October 17, 2014

Houston subpoenas Church Sermons for Hate Speech

By Mark Wachtler

October 17, 2014. Houston. (ONN) Houston City Hall and its three-term Mayor have just crossed a line that most Americans will not tolerate. Houston subpoenaed the church sermons of the city’s religious leaders this week to check them for criminal hate speech against homosexuals, the Mayor, a controversial new law or the government in general. Christian leaders across America are outraged and rapidly mobilizing their forces to fight back.

Houston Mayor Annise Parker. Image courtesy of NYMag.com.

Houston’s HERO law and the ‘Bathroom Bill’

The local law from America’s 4th largest city is titled HERO for Houston Equal Rights Ordinance. It was championed by Houston’s Mayor Annise Parker who proudly displays her sexual orientation the same way veterans display their heroic service to our country. But while service members protect and defend the US Constitution and the civil rights it contains, Mayor Parker, Houston Democrats and LGBT extremists are now widely accused of attacking those very same rights.

With the forceful leadership of Mayor Parker, the HERO law was passed by the City of Houston in June. Basically, it protects citizens from discrimination based on their sexual orientation. But drumming up swarms of opposition and controversy is a section which allows individuals to use any public washroom, shower, locker room or fitting room they wish based on their own perceived gender identity. In other words, if a man with a penis wants to be recognized as a woman and use the ladies washroom and showers alongside women and even little girls, it is against the law to try and stop him.

The HERO law specifically states, ‘It shall be unlawful for any place of public accommodation or any employee or agent thereof to intentionally deny any person entry to any restroom, shower room, or similar facility if that facility is consistent with and appropriate to that person’s expression of gender identity.’

55,000 petition signatures rejected

Almost immediately, Houston religious leaders, parents and even regular citizens submitted 55,000 petition signatures to have a ballot initiative included on the coming election ballot calling for the repeal of what they termed the ‘Bathroom Bill’.








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Houston requires 17,269 valid petition signatures for a voter referendum. Houston city officials challenged nearly every one of the 55,000 in a determined effort to keep the decision out of the hands of the people and the referendum off the ballot.

City Secretary Anna Russell however, confirmed 17,846 valid signatures remained after the repeated challenges. The initiative should have been included on the November ballot. But Mayor Annise Parker, her administration and the Houston city attorney rejected the referendum without giving any legitimate reasons. In August, after City Hall rejected their petitions, organizers sued the city.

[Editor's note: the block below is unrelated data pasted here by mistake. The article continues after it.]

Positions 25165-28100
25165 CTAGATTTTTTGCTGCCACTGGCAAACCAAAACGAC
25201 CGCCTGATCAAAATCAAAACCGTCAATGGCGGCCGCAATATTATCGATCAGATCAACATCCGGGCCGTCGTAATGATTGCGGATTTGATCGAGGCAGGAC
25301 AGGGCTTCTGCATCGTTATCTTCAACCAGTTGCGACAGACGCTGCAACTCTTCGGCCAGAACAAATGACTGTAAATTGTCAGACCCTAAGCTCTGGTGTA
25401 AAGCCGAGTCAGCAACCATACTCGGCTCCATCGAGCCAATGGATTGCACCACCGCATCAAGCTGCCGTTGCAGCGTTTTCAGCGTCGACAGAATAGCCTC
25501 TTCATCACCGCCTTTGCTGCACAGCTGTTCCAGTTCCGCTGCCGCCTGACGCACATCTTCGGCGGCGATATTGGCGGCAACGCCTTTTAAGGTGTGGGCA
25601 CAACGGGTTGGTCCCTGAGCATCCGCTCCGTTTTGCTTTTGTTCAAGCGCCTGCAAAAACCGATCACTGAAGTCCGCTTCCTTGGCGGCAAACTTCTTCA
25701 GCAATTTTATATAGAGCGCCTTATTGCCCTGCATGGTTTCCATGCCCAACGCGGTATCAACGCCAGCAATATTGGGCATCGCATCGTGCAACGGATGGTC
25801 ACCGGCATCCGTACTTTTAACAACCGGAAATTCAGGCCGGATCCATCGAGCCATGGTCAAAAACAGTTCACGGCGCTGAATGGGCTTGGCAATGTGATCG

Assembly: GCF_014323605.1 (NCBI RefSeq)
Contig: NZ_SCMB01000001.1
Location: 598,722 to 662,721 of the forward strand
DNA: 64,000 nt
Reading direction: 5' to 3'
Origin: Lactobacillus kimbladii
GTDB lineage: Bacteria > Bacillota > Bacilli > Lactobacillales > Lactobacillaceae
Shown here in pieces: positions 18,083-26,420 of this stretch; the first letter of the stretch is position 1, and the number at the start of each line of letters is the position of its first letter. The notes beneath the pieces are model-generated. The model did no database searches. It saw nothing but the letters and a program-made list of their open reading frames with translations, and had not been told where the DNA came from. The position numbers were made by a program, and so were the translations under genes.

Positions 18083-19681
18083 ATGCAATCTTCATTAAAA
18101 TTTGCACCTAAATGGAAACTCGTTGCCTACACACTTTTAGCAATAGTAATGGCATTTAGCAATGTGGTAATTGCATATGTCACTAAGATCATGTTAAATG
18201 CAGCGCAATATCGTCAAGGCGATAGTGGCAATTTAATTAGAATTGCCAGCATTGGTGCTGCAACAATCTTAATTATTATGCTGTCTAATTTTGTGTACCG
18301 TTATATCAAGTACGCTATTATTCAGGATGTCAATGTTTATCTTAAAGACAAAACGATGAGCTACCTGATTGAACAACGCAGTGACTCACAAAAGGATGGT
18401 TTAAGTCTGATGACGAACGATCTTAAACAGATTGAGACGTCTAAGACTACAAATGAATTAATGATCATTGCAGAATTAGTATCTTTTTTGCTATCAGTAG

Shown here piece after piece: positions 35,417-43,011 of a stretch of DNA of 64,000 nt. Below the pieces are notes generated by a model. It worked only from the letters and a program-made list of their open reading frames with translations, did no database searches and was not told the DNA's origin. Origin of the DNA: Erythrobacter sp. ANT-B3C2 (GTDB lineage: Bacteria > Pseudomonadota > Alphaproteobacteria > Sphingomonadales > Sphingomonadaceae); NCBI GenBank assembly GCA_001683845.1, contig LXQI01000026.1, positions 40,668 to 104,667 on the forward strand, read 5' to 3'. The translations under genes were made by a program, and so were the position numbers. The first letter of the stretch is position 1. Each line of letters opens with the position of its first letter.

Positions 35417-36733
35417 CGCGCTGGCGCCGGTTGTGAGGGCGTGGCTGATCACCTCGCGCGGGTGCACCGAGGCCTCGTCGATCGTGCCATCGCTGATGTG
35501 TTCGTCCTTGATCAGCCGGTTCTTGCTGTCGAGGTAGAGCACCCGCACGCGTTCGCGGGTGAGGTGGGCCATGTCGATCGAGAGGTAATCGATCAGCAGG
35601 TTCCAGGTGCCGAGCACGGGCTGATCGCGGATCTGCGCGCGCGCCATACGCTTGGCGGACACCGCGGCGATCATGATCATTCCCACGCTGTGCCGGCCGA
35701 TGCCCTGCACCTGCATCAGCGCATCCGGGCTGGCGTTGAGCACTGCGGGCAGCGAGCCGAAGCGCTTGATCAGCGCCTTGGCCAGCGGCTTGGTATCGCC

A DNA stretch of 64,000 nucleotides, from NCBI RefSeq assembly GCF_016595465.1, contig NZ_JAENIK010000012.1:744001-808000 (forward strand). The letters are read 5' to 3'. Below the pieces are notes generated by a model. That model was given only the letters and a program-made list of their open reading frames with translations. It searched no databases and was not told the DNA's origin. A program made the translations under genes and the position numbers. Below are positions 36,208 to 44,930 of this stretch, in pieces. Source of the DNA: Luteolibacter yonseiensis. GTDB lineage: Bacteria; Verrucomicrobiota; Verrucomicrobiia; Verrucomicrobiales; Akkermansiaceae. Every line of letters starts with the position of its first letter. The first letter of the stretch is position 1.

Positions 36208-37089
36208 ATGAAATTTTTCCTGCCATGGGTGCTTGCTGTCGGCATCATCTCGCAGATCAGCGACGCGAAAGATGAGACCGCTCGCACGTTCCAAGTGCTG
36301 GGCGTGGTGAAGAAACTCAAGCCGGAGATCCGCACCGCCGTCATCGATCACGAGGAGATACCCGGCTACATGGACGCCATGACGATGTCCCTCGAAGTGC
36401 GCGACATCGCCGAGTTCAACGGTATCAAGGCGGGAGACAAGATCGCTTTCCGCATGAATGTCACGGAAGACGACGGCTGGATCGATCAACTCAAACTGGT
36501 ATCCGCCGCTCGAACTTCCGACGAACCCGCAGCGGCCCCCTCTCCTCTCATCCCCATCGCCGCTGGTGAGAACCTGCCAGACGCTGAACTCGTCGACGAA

Censoring the Church

In response to the lawsuit filed by a number of Houston religious and civil rights leaders against the city for rejecting their ballot initiative petitions, Mayor Parker’s administration issued subpoenas to a half dozen Christian Ministers and Pastors demanding copies of their church sermons. City officials admittedly want to check for any hate speech about Mayor Parker, the LGBT community or even the city’s HERO law.

Curiously, the pastors and religious leaders who received subpoenas aren’t even part of the lawsuit against the city. Instead, they were just some of the more than 400 Houston churches and grassroots organizations that united against the portion of the law that lets anyone use any public bathroom, shower or changing room they want simply by saying they want to be recognized as that gender.

Three days ago, standing strong behind her persecution of Houston Christian leaders, Mayor Annise Parker responded to the mounting outrage Tweeting, “If the 5 pastors used pulpits for politics, their sermons are fair game. Were instructions given on filling out anti-HERO petition?” The following day, Mayor Parker and the Houston City Attorney denied any knowledge of the subpoenas being issued by City Hall to the church Pastors.



When pressed about it by the Huffington Post two days ago, Mayor Parker’s spokeswoman Janice Evans said, “Neither the Mayor nor City Attorney David Feldman were aware the subpoenas had been issued until yesterday. Both agree the original documents were overly broad. The city will move to narrow the scope during an upcoming court hearing.”